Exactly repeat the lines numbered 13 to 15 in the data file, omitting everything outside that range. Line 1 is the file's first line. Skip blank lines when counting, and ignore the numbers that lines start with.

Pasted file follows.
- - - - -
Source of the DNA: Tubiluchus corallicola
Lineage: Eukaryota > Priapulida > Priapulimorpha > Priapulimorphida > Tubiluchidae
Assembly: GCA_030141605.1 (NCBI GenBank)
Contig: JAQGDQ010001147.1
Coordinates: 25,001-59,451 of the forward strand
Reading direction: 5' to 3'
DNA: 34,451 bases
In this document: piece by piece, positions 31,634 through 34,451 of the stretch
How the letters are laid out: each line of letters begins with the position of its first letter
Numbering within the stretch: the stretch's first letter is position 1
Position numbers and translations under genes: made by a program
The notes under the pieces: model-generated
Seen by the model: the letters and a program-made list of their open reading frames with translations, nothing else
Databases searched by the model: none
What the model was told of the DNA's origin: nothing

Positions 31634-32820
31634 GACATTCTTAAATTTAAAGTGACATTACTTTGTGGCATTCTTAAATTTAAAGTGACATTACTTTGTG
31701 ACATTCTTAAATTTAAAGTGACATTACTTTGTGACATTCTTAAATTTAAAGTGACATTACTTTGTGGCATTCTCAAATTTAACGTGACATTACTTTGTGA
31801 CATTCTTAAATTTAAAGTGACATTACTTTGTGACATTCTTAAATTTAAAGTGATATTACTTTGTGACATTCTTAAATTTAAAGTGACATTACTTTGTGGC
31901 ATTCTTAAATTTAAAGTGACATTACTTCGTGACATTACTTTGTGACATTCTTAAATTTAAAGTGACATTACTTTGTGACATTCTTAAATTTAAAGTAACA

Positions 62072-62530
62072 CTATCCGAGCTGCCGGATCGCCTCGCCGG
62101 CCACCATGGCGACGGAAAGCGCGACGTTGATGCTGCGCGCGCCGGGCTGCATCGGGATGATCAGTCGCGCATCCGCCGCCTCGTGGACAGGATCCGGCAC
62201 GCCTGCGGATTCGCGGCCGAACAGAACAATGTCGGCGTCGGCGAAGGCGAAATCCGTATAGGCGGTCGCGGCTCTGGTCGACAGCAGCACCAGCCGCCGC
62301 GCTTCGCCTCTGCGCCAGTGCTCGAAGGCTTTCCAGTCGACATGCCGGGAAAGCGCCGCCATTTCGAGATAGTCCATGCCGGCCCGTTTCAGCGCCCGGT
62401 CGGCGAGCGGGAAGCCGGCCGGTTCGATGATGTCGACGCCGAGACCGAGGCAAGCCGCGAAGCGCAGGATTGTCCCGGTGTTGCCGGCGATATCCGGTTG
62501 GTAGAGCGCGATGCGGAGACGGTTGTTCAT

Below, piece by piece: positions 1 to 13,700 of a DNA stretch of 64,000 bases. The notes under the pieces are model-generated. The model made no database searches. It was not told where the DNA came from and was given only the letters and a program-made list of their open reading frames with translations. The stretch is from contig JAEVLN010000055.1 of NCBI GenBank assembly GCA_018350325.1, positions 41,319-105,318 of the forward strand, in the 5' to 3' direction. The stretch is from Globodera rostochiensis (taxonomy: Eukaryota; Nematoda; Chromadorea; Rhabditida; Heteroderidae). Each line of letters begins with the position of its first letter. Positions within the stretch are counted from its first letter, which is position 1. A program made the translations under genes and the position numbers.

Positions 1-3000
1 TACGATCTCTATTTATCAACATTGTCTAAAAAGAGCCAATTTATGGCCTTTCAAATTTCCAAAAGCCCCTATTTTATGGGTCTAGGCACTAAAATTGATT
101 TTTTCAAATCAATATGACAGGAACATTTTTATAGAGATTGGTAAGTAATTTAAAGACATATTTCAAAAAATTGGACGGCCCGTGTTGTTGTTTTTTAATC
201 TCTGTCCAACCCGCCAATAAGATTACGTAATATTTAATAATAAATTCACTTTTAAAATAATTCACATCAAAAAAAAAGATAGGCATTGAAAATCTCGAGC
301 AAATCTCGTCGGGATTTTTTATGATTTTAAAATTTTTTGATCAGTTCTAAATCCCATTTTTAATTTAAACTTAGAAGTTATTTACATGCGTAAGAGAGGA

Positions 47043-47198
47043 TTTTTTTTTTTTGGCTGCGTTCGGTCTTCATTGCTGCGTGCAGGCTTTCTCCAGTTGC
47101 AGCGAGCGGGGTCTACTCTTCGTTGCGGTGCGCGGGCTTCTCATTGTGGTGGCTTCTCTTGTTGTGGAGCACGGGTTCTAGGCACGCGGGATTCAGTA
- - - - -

Seen by the model: the letters and a program-made list of their open reading frames with translations, nothing else
Databases searched by the model: none
What the model was told of the DNA's origin: nothing